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Frederick Haskell Dominick, (February 20, 1877 – March 11, 1960) was elected to the U.S. House of Representatives for South Carolina's 3rd congressional district. He served for eight terms from 1917 to 1933.

Frederick H. Dominick
Fred H. Dominick.jpg
Member of the U.S. House of Representatives
from South Carolina's 3rd district
In office
March 4, 1917 – March 3, 1933
Preceded byWyatt Aiken
Succeeded byJohn C. Taylor
Member of the South Carolina House of Representatives from Newberry County
In office
January 8, 1901 – February 22, 1902
Personal details
BornFebruary 20, 1877
Peak, South Carolina
DiedMarch 11, 1960(1960-03-11) (aged 83)
Newberry, South Carolina
Political partyDemocratic
Alma materNewberry College
University of Virginia
ProfessionAttorney

BiographyEdit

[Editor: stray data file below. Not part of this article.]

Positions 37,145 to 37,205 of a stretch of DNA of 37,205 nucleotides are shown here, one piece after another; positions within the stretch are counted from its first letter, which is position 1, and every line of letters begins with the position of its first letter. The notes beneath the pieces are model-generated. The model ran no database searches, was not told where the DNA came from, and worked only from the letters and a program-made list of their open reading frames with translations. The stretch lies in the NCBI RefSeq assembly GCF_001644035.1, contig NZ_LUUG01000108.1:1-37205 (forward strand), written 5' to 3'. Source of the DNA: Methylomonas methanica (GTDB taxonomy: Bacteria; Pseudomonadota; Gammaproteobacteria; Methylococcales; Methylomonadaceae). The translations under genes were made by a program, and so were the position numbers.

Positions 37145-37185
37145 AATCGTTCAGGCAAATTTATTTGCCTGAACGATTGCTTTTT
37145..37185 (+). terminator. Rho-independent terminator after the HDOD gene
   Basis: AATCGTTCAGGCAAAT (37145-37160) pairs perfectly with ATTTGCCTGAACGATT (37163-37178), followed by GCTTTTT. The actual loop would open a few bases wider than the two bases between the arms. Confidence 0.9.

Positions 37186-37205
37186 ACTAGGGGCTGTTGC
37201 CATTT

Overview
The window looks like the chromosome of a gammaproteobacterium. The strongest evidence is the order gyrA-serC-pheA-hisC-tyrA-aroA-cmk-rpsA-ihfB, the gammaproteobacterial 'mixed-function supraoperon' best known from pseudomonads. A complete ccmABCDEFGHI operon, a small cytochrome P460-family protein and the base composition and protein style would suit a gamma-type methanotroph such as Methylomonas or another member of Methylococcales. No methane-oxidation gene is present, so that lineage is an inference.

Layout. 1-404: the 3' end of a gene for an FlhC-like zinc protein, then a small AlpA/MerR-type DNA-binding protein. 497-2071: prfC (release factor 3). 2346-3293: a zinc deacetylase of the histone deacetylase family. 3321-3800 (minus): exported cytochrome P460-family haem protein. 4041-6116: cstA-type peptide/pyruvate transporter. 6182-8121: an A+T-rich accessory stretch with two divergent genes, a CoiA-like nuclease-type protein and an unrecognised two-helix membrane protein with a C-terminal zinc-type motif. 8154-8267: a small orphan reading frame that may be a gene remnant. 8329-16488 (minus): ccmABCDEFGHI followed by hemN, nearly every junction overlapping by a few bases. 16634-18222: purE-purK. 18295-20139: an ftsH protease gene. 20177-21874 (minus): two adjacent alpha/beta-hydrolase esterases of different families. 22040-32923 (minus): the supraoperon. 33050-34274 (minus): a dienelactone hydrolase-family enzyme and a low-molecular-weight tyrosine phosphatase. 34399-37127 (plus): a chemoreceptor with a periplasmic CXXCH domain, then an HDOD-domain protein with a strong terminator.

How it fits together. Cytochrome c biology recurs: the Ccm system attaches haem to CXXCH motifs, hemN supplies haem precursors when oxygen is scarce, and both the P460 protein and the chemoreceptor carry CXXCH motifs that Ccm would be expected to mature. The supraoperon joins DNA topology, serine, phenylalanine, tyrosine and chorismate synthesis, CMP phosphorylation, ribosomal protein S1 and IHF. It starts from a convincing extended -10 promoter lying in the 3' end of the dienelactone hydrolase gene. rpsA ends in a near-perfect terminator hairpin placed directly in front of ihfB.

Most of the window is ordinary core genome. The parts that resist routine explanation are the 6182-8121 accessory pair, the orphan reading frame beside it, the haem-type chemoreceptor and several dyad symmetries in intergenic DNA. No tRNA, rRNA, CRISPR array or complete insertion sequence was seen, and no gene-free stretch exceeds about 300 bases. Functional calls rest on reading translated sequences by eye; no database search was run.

He was born in Peak in Newberry County, South Carolina on February 20, 1877. He attended the public schools of Columbia, South Carolina, Newberry College, South Carolina College in Columbia and the law school of the University of Virginia in Charlottesville. He was admitted to the South Carolina bar in 1898 and commenced practice in Newberry, South Carolina. He was a member of the South Carolina House of Representatives from 1901 to 1902. He was a chairman of the Democratic Party county committee from 1906 to 1914. He served as an assistant attorney general of South Carolina from 1913 to 1916. He was a delegate to the Democratic National Conventions in 1920 and 1924. He was elected to the Sixty-fifth and to the seven succeeding Congresses (March 4, 1917 to March 3, 1933). On April 5, 1917, he was one of 50 representatives who voted against declaring war on Germany, the only person in Congress from South Carolina to so vote. He was an unsuccessful candidate for renomination in 1932. In Congress, he was one of the managers appointed by the United States House of Representatives in 1926 to conduct the impeachment proceedings against George W. English, who was a judge of the United States District Court for the Eastern District of Illinois. During the Second World War, he served as an assistant to the United States Attorney General of the Department of Justice in Washington, D.C.. He practiced law in Newberry, South Carolina until his death there March 11, 1960. He was interred in Rosemont Cemetery.

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